Festival is a badge of honor for whole community
It’s one day away. The Great American Brass Band Festival kicks off tomorrow, and this is a huge year for Danville-Boyle’s signature event — it’s the big three-zero.
For 30 years, we’ve been pulling musicians and music fans from around the world to Danville’s Main Street and Centre College’s campus. And for many of the more recent years, that draw has expanded into the region, with events that have been hosted in both Mercer and Lincoln counties.
Once this year’s festival is over, organizers will be pondering a different kind of expansion — instead of new locations during the festival, there could be new events that happen at other times during the year.
Further growth of the festival is good for the local economy in more than one way. There’s a direct tourism impact of the festival, usually measured in millions of dollars, from the money spent by all the people coming to Danville. There’s also an indirect economic development impact, because the festival puts Danville and Boyle County on the map in a way they wouldn’t be otherwise.
Quality of life is increasingly a major consideration of employers looking to expand, because they’ve discovered it’s one of the best ways to attract and retain quality employees. A city that’s thriving enough to put on a four-day festival with international reach is one that gets on short lists for business projects that other cities can’t.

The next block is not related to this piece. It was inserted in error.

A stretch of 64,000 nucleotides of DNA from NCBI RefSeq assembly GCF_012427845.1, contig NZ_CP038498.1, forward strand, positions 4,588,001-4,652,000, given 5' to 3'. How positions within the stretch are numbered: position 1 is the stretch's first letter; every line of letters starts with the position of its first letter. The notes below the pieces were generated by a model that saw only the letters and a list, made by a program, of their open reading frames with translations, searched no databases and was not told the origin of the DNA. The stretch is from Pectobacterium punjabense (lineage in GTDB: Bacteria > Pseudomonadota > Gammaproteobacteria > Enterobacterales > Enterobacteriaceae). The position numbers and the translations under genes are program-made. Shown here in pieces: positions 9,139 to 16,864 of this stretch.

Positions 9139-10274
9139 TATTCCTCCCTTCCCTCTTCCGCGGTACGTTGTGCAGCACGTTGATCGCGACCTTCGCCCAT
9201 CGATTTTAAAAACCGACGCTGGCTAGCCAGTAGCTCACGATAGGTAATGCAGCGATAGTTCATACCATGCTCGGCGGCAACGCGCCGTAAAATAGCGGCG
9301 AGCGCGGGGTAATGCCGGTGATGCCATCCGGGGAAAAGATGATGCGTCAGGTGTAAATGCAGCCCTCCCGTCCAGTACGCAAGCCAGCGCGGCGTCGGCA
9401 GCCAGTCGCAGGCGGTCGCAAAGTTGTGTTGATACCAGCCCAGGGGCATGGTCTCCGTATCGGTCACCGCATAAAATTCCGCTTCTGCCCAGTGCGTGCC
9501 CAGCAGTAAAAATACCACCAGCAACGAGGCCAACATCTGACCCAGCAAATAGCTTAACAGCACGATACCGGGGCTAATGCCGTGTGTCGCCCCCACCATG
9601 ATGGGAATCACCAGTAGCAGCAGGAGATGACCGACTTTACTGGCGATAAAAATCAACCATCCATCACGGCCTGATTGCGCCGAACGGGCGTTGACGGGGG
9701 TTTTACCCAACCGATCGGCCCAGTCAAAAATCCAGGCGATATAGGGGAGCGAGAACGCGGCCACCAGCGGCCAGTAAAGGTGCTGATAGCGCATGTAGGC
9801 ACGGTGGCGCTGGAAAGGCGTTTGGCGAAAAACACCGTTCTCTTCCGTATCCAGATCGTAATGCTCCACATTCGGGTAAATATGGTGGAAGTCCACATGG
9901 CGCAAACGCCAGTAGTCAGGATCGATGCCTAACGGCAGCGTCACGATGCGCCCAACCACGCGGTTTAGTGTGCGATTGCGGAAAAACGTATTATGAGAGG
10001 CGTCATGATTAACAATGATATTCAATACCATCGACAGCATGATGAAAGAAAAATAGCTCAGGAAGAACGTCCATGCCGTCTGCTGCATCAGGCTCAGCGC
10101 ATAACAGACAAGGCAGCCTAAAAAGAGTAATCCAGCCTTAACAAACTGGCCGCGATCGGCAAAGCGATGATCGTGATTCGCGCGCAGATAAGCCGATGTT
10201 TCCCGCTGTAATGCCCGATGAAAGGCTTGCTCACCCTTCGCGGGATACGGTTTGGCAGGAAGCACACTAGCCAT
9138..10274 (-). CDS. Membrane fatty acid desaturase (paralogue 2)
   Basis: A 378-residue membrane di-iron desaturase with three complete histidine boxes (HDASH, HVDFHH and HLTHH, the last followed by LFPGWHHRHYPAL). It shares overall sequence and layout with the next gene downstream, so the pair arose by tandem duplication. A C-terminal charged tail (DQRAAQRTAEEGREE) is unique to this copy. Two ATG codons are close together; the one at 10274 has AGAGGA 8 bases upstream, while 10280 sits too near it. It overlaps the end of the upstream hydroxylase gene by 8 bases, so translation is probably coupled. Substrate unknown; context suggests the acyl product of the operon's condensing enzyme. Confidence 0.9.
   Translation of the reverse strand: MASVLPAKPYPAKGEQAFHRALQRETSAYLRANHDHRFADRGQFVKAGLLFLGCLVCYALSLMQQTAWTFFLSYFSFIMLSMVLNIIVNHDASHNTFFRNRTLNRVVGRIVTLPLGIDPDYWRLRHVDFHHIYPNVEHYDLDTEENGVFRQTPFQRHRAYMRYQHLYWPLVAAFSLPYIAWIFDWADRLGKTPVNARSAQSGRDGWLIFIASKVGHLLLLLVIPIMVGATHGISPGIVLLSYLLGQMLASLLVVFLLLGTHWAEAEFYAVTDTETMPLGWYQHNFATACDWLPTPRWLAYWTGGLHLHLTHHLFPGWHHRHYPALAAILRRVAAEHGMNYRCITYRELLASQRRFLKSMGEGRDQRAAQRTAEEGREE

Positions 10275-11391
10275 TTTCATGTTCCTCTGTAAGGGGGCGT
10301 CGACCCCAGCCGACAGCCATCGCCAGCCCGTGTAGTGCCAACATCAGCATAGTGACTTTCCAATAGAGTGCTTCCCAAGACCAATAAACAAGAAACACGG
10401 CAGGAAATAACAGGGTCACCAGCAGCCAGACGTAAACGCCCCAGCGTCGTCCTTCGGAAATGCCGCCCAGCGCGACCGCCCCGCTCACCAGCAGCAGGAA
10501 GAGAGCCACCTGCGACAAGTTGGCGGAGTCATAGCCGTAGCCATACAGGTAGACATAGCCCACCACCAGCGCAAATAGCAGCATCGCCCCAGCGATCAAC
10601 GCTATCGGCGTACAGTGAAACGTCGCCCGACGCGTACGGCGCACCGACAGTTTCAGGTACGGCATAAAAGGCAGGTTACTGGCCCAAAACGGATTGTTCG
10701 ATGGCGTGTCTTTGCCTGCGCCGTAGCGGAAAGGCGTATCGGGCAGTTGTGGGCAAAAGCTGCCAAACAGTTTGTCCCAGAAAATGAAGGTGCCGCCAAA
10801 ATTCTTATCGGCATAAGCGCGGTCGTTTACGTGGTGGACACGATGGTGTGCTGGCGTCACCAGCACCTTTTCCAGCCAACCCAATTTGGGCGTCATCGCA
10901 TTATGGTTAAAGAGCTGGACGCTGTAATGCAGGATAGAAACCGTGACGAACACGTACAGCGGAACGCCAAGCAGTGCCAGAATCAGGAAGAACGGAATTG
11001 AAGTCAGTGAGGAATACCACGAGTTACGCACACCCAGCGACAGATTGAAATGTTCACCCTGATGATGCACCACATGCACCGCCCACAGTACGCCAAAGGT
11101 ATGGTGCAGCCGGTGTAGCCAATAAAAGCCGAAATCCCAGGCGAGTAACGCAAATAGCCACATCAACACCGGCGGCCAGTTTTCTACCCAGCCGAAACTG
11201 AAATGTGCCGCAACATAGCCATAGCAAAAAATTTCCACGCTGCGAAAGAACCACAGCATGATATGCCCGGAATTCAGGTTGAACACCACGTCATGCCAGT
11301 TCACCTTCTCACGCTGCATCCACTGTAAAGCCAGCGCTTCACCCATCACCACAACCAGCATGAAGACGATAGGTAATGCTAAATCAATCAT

Besides the economic benefits, the festival is also good for our local communities, because it gives us something we have in common, a shared piece of culture.
The festival has been huge since it began — it brought tens of thousands of people here in its very first year. That was because the community bought in and everyone decided to take some responsibility for making it great.
Danville and Boyle County each gave $5,000 in funding for the 1990 festival, as did a huge number of local businesses. The hot air balloon race was conceived of and implemented by the local radio station, WHIR. The community similarly came up with the Chautauqua Tea event that always kicks things off on Thursday. The Advocate-Messenger, which helped form the Advocate Brass Band and the festival, began its annual Brass Band publication that very first year, too.
There was a “mini-festival” in Junction City that first year; foreshadowing airbnb, the Chamber of Commerce recruited local residents to rent out their rooms to incoming tourists; a local realtor gave away flower seeds earlier in the year with the goal of making Danville look like a giant flower bouquet for the festival.
The Brass Band Festival didn’t just happen; the community members of Danville and Boyle County made it happen. And we’ve continued to make it happen every year since for three decades. It’s something everyone can be proud of.